Vo-tech option not ready at Co-Lin yet
NATCHEZ — A bill passed in the last week of Mississippi’s legislative session could give high school dropouts and potential dropouts the chance to earn a high school diploma while learning job skills.
Senate Bill 2792, which Gov. Phil Bryant signed Monday, will create a dual-enrollment program with local community colleges that would cater to potential high school drop outs by letting them dual enroll in vocational classes.
Copiah-Lincoln Community College President Ronnie Nettles said the college already has dual enrollment classes, but those focus on academic courses such as composition or Algebra.
“This would put (students) into a career and technical type program where they could, as dual enrollment students, graduate from high school but also graduate with some kind of workforce credential,” Nettles said.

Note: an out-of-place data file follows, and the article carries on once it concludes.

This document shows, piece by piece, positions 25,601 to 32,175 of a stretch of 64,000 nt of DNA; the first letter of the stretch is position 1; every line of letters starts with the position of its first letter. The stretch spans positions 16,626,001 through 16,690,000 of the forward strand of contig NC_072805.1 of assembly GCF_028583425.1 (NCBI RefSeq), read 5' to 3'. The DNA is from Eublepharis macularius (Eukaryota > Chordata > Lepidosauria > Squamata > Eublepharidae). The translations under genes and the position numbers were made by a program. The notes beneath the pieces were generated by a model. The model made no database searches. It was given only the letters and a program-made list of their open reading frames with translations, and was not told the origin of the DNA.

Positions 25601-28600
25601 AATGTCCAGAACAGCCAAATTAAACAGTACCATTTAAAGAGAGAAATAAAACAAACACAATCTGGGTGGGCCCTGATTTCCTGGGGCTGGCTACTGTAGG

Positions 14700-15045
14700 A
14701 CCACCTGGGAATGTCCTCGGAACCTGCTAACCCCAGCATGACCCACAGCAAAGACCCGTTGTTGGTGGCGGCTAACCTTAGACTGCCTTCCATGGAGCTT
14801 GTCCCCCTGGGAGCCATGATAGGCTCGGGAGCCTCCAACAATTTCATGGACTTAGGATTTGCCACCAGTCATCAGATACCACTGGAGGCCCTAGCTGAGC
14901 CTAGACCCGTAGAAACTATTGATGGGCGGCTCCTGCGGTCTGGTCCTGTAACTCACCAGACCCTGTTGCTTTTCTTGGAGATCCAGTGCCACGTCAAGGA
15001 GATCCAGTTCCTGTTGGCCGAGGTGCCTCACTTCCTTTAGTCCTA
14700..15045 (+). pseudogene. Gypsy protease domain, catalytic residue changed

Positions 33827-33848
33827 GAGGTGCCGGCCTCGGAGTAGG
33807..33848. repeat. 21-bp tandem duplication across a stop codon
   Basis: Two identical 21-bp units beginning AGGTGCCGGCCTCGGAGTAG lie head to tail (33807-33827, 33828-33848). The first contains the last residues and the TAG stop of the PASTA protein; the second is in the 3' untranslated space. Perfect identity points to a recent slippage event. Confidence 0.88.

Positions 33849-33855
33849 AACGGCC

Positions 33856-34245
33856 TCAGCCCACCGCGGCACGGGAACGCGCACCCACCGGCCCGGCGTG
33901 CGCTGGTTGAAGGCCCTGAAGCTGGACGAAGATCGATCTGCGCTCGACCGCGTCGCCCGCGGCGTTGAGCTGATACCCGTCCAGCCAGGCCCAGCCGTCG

Nettles said Co-Lin was already working on a pilot program similar to the bill for the Brookhaven School District, a first-year auto mechanics program, which with some tweaking could be used in conjunction with the new law.
“(The pilot program) certainly has the framework where it could do a lot of different things,” he said.
Despite that, Nettles said he thinks it would be difficult to implement the new dual enrollment program on the time frame that the new bill specifies. The bill specifies that the program is to be implemented statewide in the 2013-2014 school year.
“I think the fact that we have experience in these areas is good, but I don’t think it is realistic to have programs set up in all the schools in the Co-Lin district (in that time),” Nettles said.
Nonetheless, Nettles said the college believes the program is a good idea and will begin looking at what needs to be done to make it happen.
Under the bill, high school students in the dual enrollment program would not pay community college tuition. Local school districts will receive state aid and will reimburse the colleges with those funds.